Farmers and consultants should start actively scouting corn fields in Wisconsin and keep track of disease and disease development. Remember, that while the disease is manifesting early, it is currently affecting leaves that will be in the lower canopy of the plant and are not responsible for a large portion of grain yield. While I hate talking about threshold levels for managing disease, it can be helpful in your decision making process to know what might be severe disease. While scouting look in the lower portion of the canopy. If some symptoms are present in the lower canopy, make a visual estimation of how frequent (percentage of plants with lesions) NCLB is in a particular area and how severe (how much leaf area is covered by NCLB lesions. The lower leaves aren’t responsible for much yield accumulation in corn, but spores produced in NCLB lesions on these leaves can be splashed up to the ear leaves where disease can be very impactful. So by scouting the lower canopy and getting an idea of how much disease is present, you can “predict” whatmight happen later on the ear leaves to make an informed spray decision. The other consideration you should make while scouting is the resistance rating that the hybrid has for NCLB. If it is rated as
resistant, then NCLB severity might not be predicted to get very severe, while in a susceptible hybrid, NCLB might be present on 50% or more of plants at high severity levels. Note however, that even if a hybrid is rated as resistant, it can still get some disease. Resistance isn’t immunity! If NCLB is present on on at least half the plants and severity is at least 5-10% and weather is forecast to be rainy and cool, a fungicide application will likely be needed to manage the disease. So what does 5% leaf severity look like? Figure 3 is a computer generated image that shows 5% of the corn leaf area with NCLB lesions. You can use this image to train your brain to visually estimate how severe the disease might be on a particular leaf. As for fungicide choice and timing, I consider that further below.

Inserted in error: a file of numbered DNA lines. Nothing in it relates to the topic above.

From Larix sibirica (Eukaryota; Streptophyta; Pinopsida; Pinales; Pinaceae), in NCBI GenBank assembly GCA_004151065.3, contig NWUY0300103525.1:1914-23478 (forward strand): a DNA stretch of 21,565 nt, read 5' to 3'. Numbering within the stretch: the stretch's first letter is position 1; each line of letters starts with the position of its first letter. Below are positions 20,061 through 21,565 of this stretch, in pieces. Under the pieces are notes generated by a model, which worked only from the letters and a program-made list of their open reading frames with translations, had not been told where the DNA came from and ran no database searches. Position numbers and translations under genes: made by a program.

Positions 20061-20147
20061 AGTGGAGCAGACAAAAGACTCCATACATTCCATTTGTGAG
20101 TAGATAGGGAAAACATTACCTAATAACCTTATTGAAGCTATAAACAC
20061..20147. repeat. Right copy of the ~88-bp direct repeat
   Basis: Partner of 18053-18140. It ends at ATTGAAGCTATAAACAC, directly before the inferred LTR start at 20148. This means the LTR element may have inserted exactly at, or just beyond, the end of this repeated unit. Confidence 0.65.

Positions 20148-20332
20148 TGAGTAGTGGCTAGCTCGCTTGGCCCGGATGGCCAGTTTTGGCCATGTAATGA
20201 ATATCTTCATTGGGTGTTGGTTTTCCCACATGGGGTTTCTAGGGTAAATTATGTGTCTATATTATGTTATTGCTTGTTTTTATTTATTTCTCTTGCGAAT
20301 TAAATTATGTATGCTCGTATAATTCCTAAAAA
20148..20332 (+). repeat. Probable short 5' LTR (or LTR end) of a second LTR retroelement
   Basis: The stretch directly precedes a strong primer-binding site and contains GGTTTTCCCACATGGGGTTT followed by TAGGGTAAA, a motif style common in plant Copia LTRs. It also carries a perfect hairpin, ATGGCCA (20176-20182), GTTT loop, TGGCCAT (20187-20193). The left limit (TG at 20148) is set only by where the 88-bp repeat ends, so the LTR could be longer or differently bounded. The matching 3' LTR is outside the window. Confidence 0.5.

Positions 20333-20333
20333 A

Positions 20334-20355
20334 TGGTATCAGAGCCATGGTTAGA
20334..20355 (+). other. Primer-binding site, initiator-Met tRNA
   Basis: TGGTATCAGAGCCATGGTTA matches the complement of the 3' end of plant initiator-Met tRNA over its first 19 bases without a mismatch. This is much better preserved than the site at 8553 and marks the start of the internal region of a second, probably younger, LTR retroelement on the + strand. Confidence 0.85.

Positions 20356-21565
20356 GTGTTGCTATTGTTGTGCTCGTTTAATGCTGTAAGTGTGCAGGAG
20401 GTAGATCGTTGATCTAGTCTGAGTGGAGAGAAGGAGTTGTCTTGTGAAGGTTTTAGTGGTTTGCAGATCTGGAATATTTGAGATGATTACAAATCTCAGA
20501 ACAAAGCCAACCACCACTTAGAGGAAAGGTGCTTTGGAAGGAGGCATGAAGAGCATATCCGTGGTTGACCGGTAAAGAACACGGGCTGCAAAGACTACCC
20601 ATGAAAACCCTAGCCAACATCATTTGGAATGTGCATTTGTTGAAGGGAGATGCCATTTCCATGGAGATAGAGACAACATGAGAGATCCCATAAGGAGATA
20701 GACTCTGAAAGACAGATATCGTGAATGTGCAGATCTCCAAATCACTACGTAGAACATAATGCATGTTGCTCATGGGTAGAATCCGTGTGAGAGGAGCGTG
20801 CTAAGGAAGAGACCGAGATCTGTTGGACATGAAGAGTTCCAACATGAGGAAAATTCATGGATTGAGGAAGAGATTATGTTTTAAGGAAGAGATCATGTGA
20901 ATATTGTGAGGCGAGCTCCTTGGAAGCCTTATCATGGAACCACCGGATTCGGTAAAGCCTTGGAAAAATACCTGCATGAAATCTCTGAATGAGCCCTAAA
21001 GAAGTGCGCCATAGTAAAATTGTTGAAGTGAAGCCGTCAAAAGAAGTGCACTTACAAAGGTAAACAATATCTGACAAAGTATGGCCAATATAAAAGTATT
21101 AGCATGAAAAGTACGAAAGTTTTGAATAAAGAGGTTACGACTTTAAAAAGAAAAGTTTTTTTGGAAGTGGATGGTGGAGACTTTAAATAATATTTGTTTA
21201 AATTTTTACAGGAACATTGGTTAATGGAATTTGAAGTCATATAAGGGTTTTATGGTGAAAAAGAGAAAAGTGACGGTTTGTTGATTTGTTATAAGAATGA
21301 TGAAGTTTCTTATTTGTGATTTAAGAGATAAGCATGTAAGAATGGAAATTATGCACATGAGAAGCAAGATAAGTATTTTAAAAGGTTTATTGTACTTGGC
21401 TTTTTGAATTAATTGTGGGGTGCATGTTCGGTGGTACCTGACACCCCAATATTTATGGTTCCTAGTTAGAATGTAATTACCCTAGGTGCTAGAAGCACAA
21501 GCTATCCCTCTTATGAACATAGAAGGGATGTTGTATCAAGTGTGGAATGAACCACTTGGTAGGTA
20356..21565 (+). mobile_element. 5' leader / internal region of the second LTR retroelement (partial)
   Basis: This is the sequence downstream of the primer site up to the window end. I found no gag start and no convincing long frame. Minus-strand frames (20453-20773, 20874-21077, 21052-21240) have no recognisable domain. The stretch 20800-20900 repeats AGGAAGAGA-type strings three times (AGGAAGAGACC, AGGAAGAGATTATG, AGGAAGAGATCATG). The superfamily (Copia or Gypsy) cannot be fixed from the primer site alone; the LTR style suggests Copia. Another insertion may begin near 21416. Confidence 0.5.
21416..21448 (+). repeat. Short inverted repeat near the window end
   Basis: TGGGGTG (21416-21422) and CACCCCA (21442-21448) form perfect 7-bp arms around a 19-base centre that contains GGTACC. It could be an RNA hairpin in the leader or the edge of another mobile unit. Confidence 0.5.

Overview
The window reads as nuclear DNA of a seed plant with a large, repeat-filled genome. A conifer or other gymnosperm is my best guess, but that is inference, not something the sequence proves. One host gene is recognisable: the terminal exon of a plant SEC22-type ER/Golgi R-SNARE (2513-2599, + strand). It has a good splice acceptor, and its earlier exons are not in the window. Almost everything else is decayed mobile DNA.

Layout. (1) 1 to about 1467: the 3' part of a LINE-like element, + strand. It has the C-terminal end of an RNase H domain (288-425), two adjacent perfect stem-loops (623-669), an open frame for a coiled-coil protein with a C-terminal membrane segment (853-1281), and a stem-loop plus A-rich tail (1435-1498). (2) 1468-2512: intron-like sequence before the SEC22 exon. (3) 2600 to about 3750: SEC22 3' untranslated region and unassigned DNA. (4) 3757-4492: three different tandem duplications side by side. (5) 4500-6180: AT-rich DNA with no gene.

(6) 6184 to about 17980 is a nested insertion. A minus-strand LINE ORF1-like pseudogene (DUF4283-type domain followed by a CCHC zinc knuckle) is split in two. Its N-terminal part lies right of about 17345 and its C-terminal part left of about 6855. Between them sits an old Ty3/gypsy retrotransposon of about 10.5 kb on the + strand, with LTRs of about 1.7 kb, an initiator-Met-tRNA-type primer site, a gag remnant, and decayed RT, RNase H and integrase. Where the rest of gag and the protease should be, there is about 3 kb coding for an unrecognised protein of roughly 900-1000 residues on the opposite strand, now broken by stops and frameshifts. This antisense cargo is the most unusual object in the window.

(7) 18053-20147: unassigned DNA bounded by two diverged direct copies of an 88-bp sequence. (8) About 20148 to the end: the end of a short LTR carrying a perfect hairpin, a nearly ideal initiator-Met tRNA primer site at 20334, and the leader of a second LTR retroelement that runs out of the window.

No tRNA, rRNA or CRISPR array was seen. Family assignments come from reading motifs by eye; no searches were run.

When Should I Spray and What Should I Spray?
While it might seem tempting to spray fungicide now (between the V6-V8 growth Stages) because of NCLB, remember that the disease will likely slow due to the hot dry weather pattern we are about to encounter. I would encourage you to be patient and save your fungicide spray until as close to tassel (VT growth Stage) as you can. Over the last several years corn pathologists in the U.S. corn belt have conducted fungicide application timing trials on corn for grain. Programs included various products, but applications focused on an early (V5-V8) timing, a VT-R2 timing, or a combination of V5-V8 plus a VT-R2 application (two fungicide applications). Over a 6 year period and well over 1,500 observations, the average yield gain when using fungicide at V5-V8 alone was 1.9 bu/acre, while that at the VT-R2 timing was 4.7 bu/acre, and 5.6 bu/acre for the two-pass program. Now consider the price of corn and the fungicide cost. Figure 4 is a breakeven table for fungicide cost compared to corn price. You will see that I have called out a couple of possibilities depending on the price of your fungicide. If we consider the price of corn grain to be somewhere between $3 and $4 and the cost of a fungicide to be in the $10 to $14 range, you can see from the table that you would need 2.5 to 4.7 bu/acre of additional corn grain in the treated fields, over not treating, to cover the cost of fungicide. Considering these numbers, and the nationwide average bushel return when using fungicide at various corn growth stages, you can see that the VT application timing for fungicide seems to make the most sense.